“It has to be an efficient process with certain timelines for decision to be made, for approval to be given. If you give approval, there is a time lag before you obtain the medicine. So, there has to be efficiency in the process and timelines to be complied with,” he added. MIMS

The full article first appeared at https://today.mims.com/topic/mma-urges-moh-clarify-process-for-prescribing-branded-medicines-to-patients-especially-pensioners?country=Malaysia&channel=GN-Local-News-MY&elq_mid=18726&elq_cid=24884

Jun
12
Sandeep Singh Dhillon
Former Pharma Rep Now Helps Doctors Save Money on Drugs – NBCnews.com
Pharma Extra, Pharma Notables
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As a drug salesman, Mike Courtney worked hard to make health care expensive. He wined and dined doctors, golfed with them and bought lunch for their entire staffs — all to promote pills often costing thousands of dollars a year.

Now he’s on a different mission. When Courtney calls on doctors these days, he champions generic drugs that frequently cost pennies and work just as well as the kinds of pricey brands he used to push.

Instead of big pharma, he works for Capital District Physicians’ Health Plan (CDPHP), an Albany, N.Y., insurer. Instead of maximizing pill profits, his job is to save millions of dollars by educating doctors about expensive prescriptions and the stratagems used to sell them.

“Having come from big pharma, I do really feel my soul has been cleansed,” laughs Courtney, who formerly worked for Pfizer and Johnson & Johnson. “I do feel like I’m more in touch with the physicians” and plan members, he added.

As a drug salesman, Mike Courtney worked hard to make health care expensive. He wined and dined doctors, golfed with them and bought lunch for their entire staffs — all to promote pills often costing thousands of dollars a year.

Now he’s on a different mission. When Courtney calls on doctors these days, he champions generic drugs that frequently cost pennies and work just as well as the kinds of pricey brands he used to push.

A pharmacist works at a pharmacy in Toronto
REUTERS
Instead of big pharma, he works for Capital District Physicians’ Health Plan (CDPHP), an Albany, N.Y., insurer. Instead of maximizing pill profits, his job is to save millions of dollars by educating doctors about expensive prescriptions and the stratagems used to sell them.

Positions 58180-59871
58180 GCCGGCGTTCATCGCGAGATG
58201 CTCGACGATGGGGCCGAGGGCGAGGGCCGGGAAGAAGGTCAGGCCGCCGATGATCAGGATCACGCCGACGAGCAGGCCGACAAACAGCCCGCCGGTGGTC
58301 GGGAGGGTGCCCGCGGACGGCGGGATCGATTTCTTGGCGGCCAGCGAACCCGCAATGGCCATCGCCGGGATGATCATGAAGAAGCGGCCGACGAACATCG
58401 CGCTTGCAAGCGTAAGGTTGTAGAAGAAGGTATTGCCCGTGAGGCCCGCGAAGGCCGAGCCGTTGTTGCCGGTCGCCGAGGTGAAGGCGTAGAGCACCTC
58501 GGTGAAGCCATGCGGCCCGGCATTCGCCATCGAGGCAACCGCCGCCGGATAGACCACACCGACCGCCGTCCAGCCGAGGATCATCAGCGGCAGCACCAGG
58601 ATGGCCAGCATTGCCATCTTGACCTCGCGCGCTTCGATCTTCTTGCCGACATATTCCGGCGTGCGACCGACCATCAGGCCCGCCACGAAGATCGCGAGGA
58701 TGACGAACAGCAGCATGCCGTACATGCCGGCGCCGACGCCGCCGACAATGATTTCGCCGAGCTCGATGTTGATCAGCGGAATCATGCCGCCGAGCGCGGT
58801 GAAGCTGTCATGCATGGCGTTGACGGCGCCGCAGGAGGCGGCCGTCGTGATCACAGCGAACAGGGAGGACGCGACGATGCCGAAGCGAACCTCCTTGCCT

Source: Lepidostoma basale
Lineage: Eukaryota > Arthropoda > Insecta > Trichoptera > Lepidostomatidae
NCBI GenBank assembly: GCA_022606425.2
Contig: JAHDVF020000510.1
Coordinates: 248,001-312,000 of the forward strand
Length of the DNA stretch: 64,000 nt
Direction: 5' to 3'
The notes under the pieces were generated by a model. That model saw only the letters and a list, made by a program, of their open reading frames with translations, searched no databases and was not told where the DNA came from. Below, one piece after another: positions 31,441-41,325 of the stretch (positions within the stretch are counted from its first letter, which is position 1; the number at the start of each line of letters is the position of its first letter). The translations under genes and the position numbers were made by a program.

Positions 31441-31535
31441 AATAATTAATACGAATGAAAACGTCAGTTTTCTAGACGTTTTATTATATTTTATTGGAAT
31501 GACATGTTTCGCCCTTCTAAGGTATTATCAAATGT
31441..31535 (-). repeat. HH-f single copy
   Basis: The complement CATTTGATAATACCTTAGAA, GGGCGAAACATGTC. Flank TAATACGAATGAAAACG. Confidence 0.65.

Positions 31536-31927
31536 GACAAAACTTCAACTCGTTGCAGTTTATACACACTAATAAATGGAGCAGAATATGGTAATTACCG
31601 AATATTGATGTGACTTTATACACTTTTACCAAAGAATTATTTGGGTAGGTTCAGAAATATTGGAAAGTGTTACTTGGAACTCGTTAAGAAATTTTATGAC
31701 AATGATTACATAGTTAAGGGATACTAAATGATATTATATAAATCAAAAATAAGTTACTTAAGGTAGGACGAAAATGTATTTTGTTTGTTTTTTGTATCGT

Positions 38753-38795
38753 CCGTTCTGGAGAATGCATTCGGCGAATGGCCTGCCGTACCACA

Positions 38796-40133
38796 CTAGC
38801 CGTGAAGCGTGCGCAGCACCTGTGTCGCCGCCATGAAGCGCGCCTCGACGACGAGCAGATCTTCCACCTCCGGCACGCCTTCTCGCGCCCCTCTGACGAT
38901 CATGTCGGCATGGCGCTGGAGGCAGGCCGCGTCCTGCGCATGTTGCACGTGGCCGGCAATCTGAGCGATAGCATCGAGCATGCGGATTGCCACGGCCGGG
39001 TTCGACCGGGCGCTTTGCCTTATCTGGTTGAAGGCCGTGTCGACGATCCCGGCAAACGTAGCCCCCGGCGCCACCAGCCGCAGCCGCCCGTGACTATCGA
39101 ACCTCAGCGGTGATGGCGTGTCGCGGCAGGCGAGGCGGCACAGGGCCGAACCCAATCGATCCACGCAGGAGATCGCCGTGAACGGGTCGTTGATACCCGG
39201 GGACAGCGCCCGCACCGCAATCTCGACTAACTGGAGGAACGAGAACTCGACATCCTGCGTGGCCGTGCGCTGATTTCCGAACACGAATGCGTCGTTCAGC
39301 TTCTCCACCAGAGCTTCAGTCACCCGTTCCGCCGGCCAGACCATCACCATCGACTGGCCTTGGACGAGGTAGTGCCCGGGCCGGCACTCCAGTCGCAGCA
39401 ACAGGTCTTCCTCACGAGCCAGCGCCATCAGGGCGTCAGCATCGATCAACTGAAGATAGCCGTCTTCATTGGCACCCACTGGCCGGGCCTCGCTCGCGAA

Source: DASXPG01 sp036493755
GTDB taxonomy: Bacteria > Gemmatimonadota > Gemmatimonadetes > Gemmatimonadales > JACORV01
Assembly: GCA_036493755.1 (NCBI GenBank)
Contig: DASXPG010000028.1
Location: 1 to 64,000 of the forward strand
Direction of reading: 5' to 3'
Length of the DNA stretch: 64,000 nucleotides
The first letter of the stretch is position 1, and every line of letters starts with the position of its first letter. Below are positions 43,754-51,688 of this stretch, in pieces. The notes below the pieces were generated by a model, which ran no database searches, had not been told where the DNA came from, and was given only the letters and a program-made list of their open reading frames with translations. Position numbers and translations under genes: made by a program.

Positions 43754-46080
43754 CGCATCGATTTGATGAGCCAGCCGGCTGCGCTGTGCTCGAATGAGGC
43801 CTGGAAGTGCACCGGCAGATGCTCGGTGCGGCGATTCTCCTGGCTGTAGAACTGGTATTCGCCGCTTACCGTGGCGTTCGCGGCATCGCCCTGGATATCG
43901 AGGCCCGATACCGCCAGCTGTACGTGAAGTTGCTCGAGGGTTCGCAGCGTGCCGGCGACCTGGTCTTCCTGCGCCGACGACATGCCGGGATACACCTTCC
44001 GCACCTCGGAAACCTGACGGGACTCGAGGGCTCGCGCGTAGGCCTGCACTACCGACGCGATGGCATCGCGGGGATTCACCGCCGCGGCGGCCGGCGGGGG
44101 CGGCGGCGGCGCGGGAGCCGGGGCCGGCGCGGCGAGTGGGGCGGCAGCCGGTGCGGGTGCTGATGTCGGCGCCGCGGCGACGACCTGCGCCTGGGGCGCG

“Having come from big pharma, I do really feel my soul has been cleansed,” laughs Courtney, who formerly worked for Pfizer and Johnson & Johnson. “I do feel like I’m more in touch with the physicians” and plan members, he added.

Costs for prescription drugs have been rising faster than those for any other health segment, marked by high-profile cases such as the reported 400 percent increase for Mylan’s EpiPen and 5,000 percent spike for Turing Pharmaceuticals’ Daraprim.

Health plans and others paying those costs are fighting back. Many have tried to give doctors academic research on pill effectiveness or simply removed high-cost drugs from coverage lists.

Consumer groups and medical societies have tried to spread the word about expensive drugs. Startup GoodRx lets patients compare retail prices online.

CDPHP is one of the few insurers to have taken the battle against pricey pills a step further. It is recruiting across enemy lines, hiring former pharma representatives and staffing what may be a new job category: a sales force for cost-effective medicine.

“Insurers are taking matters into their own hands,” said Lea Prevel Katsanis, a marketing professor at Canada’s Concordia University who specializes in the pharmaceutical industry. “They’re saying, ‘We can’t really rely on drug companies to talk to doctors about what’s cost-efficient.’”

If insurance companies can curb drug costs, premiums paid by employers, taxpayers and consumers need not rise as fast.

Two years ago, when one company increased the cost of a common diabetes medicine to 20 times what it had been a few years earlier, Courtney and five other former pharma and medical-device reps working for CDPHP knew what to do.

Valeant Pharmaceuticals had cranked up the price of one common dosage of its Glumetza medicine for lowering blood sugar to an astonishing $81,270 a year, according to Truven Health Analytics, a data firm. Meanwhile a similar, generic version can be bought for as little as a penny a pill.

Because Glumetza was on CDPHP’s list of approved drugs, the insurer and its members had to pay for it when doctors prescribed it, resulting in millions in extra costs and stinging copayments for patients.